A digital common can be a resource collaboratively developed and managed by a community. Wikis, creative commons licensed artworks and photos, open source software and repositories, protocol foundations. In many aspects, it’s a baseline of the development of internet itself: open and shared protocols and technologies benefiting the many
Now, outside of this textbook definition, I think there’s actually a second way of seeing it. A digital commons can also be a coherent mass of user generated content and the immaterial relationships that are attached to it. For example, you and a couple of your friends create a 🔥 Facebook meme group whose membership numbers go off charts very quickly. Now you have to moderate and organize it and it turns into a side hustle: what you have in your hands is a digital commons : it’s not yours, it’s community generated and you are not directly making money out of it
Digital commons make a lot of sense because they can help mitigate the isolation that our ever more connected world, surroundings and infrastructure inevitably create. It’s pretty difficult to quantify a sense of community, a study conducted by McKinsey found that using city-sponsored and feature-rich “citizen apps” increased the “feeling of connection to neighborhood community and local government” by 15 to 25%.
In my opinion, digital commons can be useful in these regards:
Connecting the local public to government.
Government tech initiatives often tend to be one cycle behind. For instance, many of us now interact in one-to-one or one-to-few communities and groups as a way to protect ourselves from traditional social media, seen as anxiety-inducing. But most governments still rely heavily on mainstream social media to vertically communicate with citizens
The landscape is slowly shifting as some city in the US are starting to move their information hotlines to apps designed for two-way one to one conversations. Not only does this allow a better tracking of mundane issues reported, the possibilities for expanding once usage is solid are numerous: weighing in on local policies or city budget, enticing citizens to mine data for their local government, etc
Countries like France still struggle a lot. There has been massive backlash against the anti-covid applications, whose sloppy design and late release have been fiercely criticized. This was particularly visible because the French government has positioned since the beginning of the Macron administration as the champion of tech businesses and progress for all, yet fails to deliver in time of utter emergency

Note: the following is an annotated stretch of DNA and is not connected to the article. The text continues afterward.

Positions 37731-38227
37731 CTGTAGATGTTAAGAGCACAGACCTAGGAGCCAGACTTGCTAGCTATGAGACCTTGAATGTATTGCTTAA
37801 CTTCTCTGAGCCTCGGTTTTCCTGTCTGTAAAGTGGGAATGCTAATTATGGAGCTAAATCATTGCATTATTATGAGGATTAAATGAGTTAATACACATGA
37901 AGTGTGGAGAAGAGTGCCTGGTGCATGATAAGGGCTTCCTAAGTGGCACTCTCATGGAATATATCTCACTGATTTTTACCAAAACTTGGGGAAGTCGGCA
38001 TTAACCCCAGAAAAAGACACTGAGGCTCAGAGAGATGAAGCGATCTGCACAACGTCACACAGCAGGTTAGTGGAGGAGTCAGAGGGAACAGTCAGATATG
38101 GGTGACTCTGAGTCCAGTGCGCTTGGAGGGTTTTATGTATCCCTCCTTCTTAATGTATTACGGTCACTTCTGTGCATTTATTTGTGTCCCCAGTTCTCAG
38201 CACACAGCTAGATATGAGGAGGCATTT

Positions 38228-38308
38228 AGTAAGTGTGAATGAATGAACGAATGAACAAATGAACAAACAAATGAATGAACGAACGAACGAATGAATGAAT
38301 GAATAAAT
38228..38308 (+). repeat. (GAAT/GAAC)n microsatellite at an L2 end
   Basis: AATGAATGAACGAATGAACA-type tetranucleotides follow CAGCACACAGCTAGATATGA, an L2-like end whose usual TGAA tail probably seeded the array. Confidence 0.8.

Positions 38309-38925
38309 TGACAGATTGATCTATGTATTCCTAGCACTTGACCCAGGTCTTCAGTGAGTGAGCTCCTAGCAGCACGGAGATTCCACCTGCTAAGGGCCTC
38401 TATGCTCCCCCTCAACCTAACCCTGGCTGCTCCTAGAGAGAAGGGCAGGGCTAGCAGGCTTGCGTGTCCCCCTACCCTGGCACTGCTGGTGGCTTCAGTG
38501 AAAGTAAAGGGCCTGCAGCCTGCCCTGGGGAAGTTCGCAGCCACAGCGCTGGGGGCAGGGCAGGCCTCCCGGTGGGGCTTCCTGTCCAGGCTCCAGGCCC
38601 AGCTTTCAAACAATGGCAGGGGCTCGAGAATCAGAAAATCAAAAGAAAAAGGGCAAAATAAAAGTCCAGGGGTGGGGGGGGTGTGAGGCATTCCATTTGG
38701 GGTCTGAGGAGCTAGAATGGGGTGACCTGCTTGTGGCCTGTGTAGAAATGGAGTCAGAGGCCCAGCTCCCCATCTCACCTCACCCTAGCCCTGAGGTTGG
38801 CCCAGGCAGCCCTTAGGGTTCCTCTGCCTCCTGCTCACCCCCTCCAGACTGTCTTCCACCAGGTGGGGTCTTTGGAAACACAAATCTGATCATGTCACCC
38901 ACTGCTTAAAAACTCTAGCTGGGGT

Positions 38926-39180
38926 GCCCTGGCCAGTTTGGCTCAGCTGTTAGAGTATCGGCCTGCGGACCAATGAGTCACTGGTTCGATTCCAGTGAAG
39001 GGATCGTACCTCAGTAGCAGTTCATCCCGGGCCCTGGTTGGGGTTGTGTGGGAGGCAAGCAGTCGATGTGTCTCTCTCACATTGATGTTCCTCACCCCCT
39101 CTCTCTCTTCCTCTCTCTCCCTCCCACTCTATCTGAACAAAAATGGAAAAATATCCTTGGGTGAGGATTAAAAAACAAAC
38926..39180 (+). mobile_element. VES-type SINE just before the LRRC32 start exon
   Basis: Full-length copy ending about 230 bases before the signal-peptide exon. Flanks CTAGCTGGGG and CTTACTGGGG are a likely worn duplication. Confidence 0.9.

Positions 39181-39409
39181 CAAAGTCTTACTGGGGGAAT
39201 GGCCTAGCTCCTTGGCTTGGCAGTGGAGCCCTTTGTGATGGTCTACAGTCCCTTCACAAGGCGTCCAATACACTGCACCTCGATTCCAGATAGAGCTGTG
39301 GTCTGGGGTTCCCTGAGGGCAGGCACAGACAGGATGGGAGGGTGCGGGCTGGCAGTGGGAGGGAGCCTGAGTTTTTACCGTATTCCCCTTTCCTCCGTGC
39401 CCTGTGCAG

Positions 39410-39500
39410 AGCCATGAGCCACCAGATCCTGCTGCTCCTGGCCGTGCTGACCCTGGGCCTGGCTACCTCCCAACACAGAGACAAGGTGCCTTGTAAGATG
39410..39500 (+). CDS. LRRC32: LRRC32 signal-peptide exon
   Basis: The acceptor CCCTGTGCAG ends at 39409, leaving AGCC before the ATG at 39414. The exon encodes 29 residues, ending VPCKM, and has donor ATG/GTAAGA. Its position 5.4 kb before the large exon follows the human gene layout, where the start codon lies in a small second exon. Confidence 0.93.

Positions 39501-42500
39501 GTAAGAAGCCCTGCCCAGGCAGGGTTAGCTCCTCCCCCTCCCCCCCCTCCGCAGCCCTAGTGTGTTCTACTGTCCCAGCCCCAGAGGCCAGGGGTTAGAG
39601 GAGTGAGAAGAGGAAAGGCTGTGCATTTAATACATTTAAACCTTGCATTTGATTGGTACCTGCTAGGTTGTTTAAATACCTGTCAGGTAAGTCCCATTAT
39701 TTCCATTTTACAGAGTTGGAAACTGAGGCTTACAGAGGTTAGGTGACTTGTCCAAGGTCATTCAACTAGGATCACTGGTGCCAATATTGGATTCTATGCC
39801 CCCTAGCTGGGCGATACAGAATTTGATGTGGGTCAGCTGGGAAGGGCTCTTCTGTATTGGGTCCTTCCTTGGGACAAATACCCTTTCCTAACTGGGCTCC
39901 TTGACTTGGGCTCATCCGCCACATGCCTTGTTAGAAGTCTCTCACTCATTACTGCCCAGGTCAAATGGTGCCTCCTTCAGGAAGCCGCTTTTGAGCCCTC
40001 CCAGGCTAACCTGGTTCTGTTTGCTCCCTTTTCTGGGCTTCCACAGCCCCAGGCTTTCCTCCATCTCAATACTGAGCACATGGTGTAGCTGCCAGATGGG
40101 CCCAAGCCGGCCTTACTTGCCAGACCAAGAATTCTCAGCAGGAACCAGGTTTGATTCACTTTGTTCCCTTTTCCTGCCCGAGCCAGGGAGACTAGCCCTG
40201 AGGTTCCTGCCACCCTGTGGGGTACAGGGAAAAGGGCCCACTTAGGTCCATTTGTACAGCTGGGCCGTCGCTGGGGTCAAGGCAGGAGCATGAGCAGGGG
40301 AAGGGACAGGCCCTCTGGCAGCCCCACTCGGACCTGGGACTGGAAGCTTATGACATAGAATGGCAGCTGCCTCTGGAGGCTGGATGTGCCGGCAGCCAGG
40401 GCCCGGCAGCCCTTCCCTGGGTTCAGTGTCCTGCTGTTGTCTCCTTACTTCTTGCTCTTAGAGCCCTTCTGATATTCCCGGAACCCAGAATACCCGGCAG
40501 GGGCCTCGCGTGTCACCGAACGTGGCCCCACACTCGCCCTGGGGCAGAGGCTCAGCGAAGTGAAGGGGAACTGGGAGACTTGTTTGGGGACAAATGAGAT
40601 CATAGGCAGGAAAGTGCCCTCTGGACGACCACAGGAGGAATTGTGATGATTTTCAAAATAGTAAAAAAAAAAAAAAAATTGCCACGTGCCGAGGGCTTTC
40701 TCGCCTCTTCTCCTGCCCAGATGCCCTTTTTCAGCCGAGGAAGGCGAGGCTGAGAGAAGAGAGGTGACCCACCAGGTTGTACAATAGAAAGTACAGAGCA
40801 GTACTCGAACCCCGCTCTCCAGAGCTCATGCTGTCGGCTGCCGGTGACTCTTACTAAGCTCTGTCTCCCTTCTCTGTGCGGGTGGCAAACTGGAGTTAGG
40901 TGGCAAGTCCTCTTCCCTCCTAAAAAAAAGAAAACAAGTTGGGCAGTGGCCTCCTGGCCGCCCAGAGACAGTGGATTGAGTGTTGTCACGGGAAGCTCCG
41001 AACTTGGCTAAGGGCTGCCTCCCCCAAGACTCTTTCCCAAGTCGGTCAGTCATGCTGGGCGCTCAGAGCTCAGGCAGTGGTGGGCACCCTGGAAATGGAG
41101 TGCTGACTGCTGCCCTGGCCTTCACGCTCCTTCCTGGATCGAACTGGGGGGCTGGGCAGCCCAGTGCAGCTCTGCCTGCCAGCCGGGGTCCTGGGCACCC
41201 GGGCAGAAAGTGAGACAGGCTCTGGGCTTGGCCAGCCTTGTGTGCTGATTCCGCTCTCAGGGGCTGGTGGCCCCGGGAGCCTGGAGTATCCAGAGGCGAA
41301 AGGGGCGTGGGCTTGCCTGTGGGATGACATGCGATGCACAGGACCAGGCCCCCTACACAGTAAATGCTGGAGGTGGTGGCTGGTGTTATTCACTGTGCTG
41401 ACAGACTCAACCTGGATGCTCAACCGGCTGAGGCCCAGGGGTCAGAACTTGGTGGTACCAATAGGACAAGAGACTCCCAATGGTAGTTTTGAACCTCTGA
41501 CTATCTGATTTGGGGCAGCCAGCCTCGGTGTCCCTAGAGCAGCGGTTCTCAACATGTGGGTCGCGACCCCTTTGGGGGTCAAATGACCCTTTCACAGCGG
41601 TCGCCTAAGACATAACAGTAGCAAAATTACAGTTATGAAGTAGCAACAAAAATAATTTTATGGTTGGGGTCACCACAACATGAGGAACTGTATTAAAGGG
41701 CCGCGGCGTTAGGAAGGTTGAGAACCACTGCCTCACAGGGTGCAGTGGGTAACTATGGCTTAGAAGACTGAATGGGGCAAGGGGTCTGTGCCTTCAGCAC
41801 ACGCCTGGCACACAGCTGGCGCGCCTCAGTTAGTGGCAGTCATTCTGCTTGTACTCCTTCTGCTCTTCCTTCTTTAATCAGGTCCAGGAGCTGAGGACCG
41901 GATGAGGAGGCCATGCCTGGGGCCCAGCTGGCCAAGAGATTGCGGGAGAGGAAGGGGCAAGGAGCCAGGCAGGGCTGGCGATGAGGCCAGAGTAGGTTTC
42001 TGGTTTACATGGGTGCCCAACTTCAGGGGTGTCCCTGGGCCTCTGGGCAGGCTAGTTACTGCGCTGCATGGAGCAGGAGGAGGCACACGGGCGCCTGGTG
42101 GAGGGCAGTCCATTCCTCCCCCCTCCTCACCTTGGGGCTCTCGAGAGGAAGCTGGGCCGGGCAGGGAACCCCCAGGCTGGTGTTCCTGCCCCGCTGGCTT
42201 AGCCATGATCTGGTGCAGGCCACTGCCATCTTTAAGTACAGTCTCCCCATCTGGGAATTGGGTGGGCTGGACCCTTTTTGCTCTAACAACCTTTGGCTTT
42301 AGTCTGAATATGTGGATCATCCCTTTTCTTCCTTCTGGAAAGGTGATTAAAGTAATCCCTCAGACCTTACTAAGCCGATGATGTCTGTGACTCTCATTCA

Bonus - Citizen apps are also a great way to share a good laugh :
Person-to-person relationships and community building.
To fight the isolation and anonymity created by big cities where economic and social competition is very fierce, some platforms have been created to keep a hyperlocal focus and be a home for one-to-few interactions in public life.
The oldest example of this is apps like Meetup, whom I used a lot when I got in New York City with no friends to try and connect with locals. It’s platonical, and a little taboo to appeal to those apps to create connection and friendship but believe me, there is nothing more lonely than midtown New York in late February.
Neighborhood and community platforms like Nextdoor who catalyze and organise neighborhoods, mostly in suburban areas where it’s easier to go out and meet those in your direct surroundings
Dating apps, in a sense, were also a catalyst of city living and one-to-one interactions, but they are also to a large extent a mirror and catalyst for how we treat and view relationships, and all the toxicity that comes with it
Most of these person-to-person networks and platforms still are private endeavours, meaning that governments don’t get to listen in. That’s reassuring but it’s also a little frustrating that none of those can be a platform for community activism or political organization (e.g. voting groups)
Mapping the French ecosystem
The French ecosystem proves to be very vast: drawing from existing and partial maps, I was able to pin down c.180 companies.
I’m sure I missed plenty, which is why I encourage you to fill the Airtable form below if you’re building something in that space. Obviously, do let me know of any useful additions to make !
A few words to conclude
The future of cities certainly is a vast topic to cover, and the exceptionally rich French ecosystem is just one positive illustration of it. I believe there is more to come on all fronts, which I will explore in further articles.
As per usual, free to ping me @LarocheUlysse or at my personal email firstname.lastname@example.org ! 😄